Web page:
I’m so so so sorry it’s been so long. If you follow me on Instagram (which, duh, you should) you’d know that I left my last job and have been in non stop motion since updating you last. You’d also know that I took a break from commuting and moving to go to Mexico City with my family. While the vacation was anything but relaxing, it was everything about culture. It’s undoubtedly true that Mexico’s history is part of America’s history, but we as Americans fail to learn about much other than European conquest. This trip illuminated so much about the country, like the hundreds of languages still actively spoken throughout, the many other civilizations besides the Aztecs and Mayans and the incredibly vibrant food.
After landing in the mid-afternoon on Saturday we all made a b-line for El Huequito for towers of al pastor tacos and stoneware of molten cheese and chorizo. The al pastor, being sliced from a shawarma-esque inverted cone of pork, starred in this culinary experience, but the limes and platter of sauces were being passed around the table as we all could not decide which was the top. Naturally, we came back two days later for more sauce. Saturday was mostly a day of walking and eating. Street corn and churros made appearances on the day’s itinerary, and I’m happy to report that both changed me in different ways. The street corn just handed me an essay on why chili and lime belongs on everything (see: chili and lime on mangos) and the churros kicked any other doughnut or fried dough treat to the curb and became number one in my heart.
We knocked out that night because Sunday would be longer. We began the day at Panederia Rosetta and I’m different. The best croissant I’ve ever had made into a bowl to cradle guava jam accompanied by a cappuccino fueled our first stop: the palacio de bella artes. This art and architecture museum had Diego Rivera murals and a special exhibit on Francisco Icaza, but the physical building, completed in the 1930’s, was the masterpiece full of art deco-style interiors and multiple domes with sunset-colored roofs. In the city center (the Zocalo) a marriage of antiquity, tradition and modernity gathered between the Templo Mayor, the unearthed ruins of a civilization, the cathedral and street vendors fleeing whenever a cop entered the area. In the beating sun we ate tamales and coconut agua fresca amid street rituals and incense burning in the summertime chaos around us, a typical Sunday in Mexico.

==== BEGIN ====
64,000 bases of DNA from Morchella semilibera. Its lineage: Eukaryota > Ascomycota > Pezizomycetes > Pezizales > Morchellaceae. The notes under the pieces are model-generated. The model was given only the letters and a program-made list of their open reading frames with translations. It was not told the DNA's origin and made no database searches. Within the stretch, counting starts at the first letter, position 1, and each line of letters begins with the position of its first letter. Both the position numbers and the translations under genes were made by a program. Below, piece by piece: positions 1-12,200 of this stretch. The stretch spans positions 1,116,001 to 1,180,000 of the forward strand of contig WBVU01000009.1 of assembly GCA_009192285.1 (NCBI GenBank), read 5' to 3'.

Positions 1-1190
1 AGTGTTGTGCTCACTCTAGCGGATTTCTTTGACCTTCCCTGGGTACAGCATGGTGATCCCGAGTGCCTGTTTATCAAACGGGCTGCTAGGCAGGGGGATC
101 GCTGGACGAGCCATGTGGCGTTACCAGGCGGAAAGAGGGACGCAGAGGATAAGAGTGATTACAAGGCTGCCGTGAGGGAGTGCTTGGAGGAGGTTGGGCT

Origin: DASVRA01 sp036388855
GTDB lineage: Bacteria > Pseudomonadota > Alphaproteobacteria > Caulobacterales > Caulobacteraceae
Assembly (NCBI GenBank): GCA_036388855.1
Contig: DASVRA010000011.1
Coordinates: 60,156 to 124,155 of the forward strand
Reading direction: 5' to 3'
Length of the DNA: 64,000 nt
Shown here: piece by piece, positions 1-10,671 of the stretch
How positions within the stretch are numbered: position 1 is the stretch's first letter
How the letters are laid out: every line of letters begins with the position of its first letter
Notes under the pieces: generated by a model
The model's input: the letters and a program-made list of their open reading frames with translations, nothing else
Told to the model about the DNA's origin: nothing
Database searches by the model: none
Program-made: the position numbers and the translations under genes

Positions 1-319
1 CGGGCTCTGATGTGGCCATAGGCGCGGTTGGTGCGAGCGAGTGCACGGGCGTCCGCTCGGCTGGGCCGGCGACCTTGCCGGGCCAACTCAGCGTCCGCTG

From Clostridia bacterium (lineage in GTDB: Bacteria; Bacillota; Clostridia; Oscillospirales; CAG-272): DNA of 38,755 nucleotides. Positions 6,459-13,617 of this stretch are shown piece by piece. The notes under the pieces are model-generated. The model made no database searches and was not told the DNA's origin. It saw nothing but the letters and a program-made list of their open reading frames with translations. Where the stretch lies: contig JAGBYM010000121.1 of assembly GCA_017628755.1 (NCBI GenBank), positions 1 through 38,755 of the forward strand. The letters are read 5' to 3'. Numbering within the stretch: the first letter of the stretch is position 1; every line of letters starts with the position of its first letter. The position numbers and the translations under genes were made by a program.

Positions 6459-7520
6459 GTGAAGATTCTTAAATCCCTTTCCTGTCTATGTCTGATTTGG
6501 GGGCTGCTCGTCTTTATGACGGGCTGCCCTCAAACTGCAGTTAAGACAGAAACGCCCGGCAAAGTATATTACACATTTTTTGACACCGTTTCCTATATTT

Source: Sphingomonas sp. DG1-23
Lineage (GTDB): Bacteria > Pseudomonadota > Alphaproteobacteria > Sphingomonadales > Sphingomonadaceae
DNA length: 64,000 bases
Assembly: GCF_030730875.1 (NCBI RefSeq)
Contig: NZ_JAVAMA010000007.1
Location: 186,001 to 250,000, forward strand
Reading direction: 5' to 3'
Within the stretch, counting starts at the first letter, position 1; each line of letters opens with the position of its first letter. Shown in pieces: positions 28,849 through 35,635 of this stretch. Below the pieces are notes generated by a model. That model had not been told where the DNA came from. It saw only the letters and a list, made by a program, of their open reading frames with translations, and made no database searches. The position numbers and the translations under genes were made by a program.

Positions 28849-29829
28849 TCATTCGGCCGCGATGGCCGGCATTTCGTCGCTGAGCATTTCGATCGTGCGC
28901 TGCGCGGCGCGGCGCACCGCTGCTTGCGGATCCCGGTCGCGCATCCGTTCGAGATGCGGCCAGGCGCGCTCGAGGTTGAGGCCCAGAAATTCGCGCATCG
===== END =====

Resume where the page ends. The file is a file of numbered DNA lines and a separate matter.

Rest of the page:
In the evening we returned to the palacio de bellas artes for the ballet folklorico, but not before a margarita. At Miralto, at the tippy top of a sky scraper, the margaritas lived up to the view of all of Mexico City. However, the margaritas paled in comparison to the artistry and musicianship displayed at the ballet. Traditional song, dance and costume was paraded, and I swear I would’ve given all my money to watch the same two men duel on harps. I never wanted the dancing to end.
If I could recommend one place to visit in Mexico, go to Teotihuacan. I remember reading about these pyramids in fifth grade, unable to pronounce the name of the civilization. The pyramids, once colorful, were stone steps up to a high platform. The pyramids of the sun and moon (misnomers, by the way) were both sights to behold and behold from. From the tops of each, you can see the expanse of the archeological site as well as Mexico’s diverse landscape. Between the small temples lining the “street” between the pyramids, friendly wild dogs roamed protecting the space and posing politely for photos. The hike was intense up hundreds of narrow and steep steps, but it wouldn’t be right any other way. We managed another meal full of al pastor and a night of beer and mezcal to celebrate our triumph over the hike.
On our last full day we experienced some colonial beauty at the park and castle of Chapultepec. The park, like central park, opens up in the midst of the bustling city and the castle, perched atop a hill, feels like slices of Versailles stacked upon each other and dropped in Mexico. The anthropology museum, at the opposite entrance of the park, holds that massive “Mayan Calendar” that is neither Mayan nor calendar. Tired and weary, our trip was coming to a close and we had one last sight to behold.
After a 45 minute Uber drive we all arrived in Xochimilco to embark on a ride through the swampy lagoon on a vibrant boat. Sort of like a Mexican party gondola. Mariachi sang on boats floating by while other boats, packed to capacity, became floating fiestas. The celebratory boat ride signified a successful trip and a bittersweet end to a week of better-than-expected weather and planning.
Lastly on the fifth day, we returned to Panederia Rosetta for one last buttery, flakey croissant, just so sad to leave.
I know you didn’t come here for a Rick Steves Tour, so here is the best of the best: my top 5 foods from Mexico City (plus some honorable mentions).
- Tacos al pastor
- Mango with chili, lime and salt
- Pulche (a traditional fermented drink)
- Churros from El Moro
- Guava roll from Panederia Rosetta
- Mezcal with the dead worm floating in it.
- Street corn ‘con todos’ (with mayonnaise, chili, queso fresco and lime)